Every week, we answer a common question about marketing, or an aspect of business. This week, our question comes from a fan who entered our giveaway contest for a Fire 7 Tablet. Today, we will answer the following question: “Why is marketing so sleazy?”
(Going for the easy questions, huh?)
Welcome to the world of marketing, for better or worse
At its core, marketing is about getting people to buy stuff.
Yes, it’s true that you have to create real value. You have to genuinely meet the needs expressed by your customers. It’s very difficult to succeed without actually making someone’s life materially better.
But let’s be brutally honest. Competition is intense. The global market is a very big place. When your competition acts bad, it’s tempting to do the same. Like it or not, you have to market your business to succeed. It’s unavoidable.
So does marketing deserve its reputation for sleaziness? Sometimes.
Is marketing actually sleazy?
Like we said earlier, marketing doesn’t necessarily have to be evil. In fact, when you’re meeting customers’ needs for a fair price, it usually isn’t. Indeed, you’re just letting people know that you can help them, which is a net positive for the world at large.
But what happens when you can’t actually meet needs? Empty promises.
Empty promises made by marketers are far too common. Marketers often times will make claims and promises to a potential customer that they are unable to back up. They’ll tell you what you want to hear. Not following through with those claims is part of why many people feel that marketers are sleazy.
As a result, marketing is viewed by some as dishonest. When you are trying to grow a business – your own or someone else’s – exaggerating is easy. It’s often easier than actually being good at your job.
But there’s more to it than that. Here are some other reasons why marketing or marketers can be sleazy.
The product or service is garbage
This is a simple point, so we won’t waste a lot of time on it. Quite simply, marketers’ whole job revolves around making their products or services look good.
And if the product or services are objectively garbage? There is basically no ethical way to succeed.
Now do remember: just because a product is low-quality, doesn’t mean it is low value. A low-quality product that’s known to be low-quality but is sold for a low price to a knowing customer is fine. A bad product sold for a high price is irredeemable.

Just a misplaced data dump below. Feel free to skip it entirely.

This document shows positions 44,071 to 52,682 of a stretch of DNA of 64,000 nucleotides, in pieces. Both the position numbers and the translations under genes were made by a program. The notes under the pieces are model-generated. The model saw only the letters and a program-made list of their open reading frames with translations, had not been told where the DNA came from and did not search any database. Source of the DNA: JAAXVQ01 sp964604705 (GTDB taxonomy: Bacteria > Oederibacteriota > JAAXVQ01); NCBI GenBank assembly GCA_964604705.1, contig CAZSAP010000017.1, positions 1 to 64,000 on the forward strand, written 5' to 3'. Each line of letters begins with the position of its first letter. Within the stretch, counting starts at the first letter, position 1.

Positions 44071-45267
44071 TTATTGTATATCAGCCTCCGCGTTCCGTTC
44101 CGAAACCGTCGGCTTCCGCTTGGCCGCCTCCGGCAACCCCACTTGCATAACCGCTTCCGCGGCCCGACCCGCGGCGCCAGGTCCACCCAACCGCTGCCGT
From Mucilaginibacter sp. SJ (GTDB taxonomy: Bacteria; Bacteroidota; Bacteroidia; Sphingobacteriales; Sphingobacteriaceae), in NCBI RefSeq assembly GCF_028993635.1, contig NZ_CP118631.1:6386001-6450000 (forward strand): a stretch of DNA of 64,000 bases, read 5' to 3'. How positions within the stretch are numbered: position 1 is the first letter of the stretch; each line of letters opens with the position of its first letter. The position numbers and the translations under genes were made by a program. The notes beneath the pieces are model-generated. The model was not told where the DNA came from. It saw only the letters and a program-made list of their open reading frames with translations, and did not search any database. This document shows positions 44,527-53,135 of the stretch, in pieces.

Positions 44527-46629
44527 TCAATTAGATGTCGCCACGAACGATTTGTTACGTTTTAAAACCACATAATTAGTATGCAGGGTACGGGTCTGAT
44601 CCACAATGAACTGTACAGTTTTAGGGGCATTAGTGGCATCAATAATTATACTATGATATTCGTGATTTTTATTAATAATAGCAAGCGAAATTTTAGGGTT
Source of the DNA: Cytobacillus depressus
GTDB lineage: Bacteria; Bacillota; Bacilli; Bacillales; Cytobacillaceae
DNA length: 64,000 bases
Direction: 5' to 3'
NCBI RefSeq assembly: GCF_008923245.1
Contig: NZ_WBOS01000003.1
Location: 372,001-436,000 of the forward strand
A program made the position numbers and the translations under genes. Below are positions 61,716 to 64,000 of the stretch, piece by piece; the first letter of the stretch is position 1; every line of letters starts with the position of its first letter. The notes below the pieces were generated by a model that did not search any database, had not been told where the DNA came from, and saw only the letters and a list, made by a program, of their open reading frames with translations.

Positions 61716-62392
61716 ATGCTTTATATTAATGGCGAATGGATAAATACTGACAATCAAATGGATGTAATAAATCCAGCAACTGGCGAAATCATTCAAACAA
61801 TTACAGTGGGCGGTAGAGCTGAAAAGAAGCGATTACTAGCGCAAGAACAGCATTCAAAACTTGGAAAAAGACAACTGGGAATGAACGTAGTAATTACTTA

Marketing jargon is complicated, but lying is easy
SEO, SMM, CRM, ROI, PPC…
Marketing these days is full of acronyms and jargon. That means it’s very easy to confuse customers and clients. Talented but unethical marketers can make a small fortune by essentially pretending to be doing more than they are.
When selling to customers, this means emphasizing features that are too complicated to understand. When pitching work to clients, this means rattling off buzzwords and numbers without context to conceal how little is actually being done.
Jargon is not necessarily evil. In fact, it’s very useful when used correctly. It’s just so happens to be a tremendous smokescreen for bad actors.
Marketers have different incentives than the public
Marketers aren’t paid to give an honest overview of products or services. Their goal is to move units and generate revenue. When it comes time to actually make sure the goods are worth the money, well, caveat emptor.
You can think of this like a zero-sum game. Oftentimes, in the short run, a marketer benefits when someone else loses. I sell you a bad product and walk away with a pocketful of change at your expense.
You can get away with this for a long time, too, but not forever. People are smart and do eventually realize when they’re being had.
Talented but sleazy marketers can fake quality work
Some marketers are exceptionally good at branding and public relations. With these two skillsets, you can beautifully polish garbage products. Really bad marketers can create a product, fake reviews, and spam the media with press releases to fill up Google results.
The end result? It’s practically impossible to tell that the product is actually bad. The brand, the reviews, and the press all agree that the product is great!
Some marketers work for longer just to run up the hourly bill
One of the easiest ways to make money is to overbill your existing clients by selling them stuff they don’t need. It’s a very good way for those with broken moral compasses to generate revenue.
If you are hiring a marketer or an agency, our advice to you is simple. Don’t be cheap, but also don’t just sign off on every project. Ask for a rationale for each project, and make sure it’s a good one that doesn’t just lean on jargon.
How to market without being sleazy
Good marketers are focused on getting results for your business while meeting the needs of your customers. Marketers who are focused on getting you the results you are looking for will be making progress throughout the journey, showing you step by step how what they are doing is affecting your business and its growth.
So with this in mind, we’ll leave you with five basic rules for marketers to follow. Marketers, take heed. Business owners, hold marketers to these rules.
- Don’t try to sell garbage. If the product or service is bad, walk away.
- Use jargon sparingly and only with context that a layperson can understand.
- Make sure your well-being does not come at the experience of your client or their customers.
- Never fake quality work.
- Don’t run up the bill by providing unneeded services.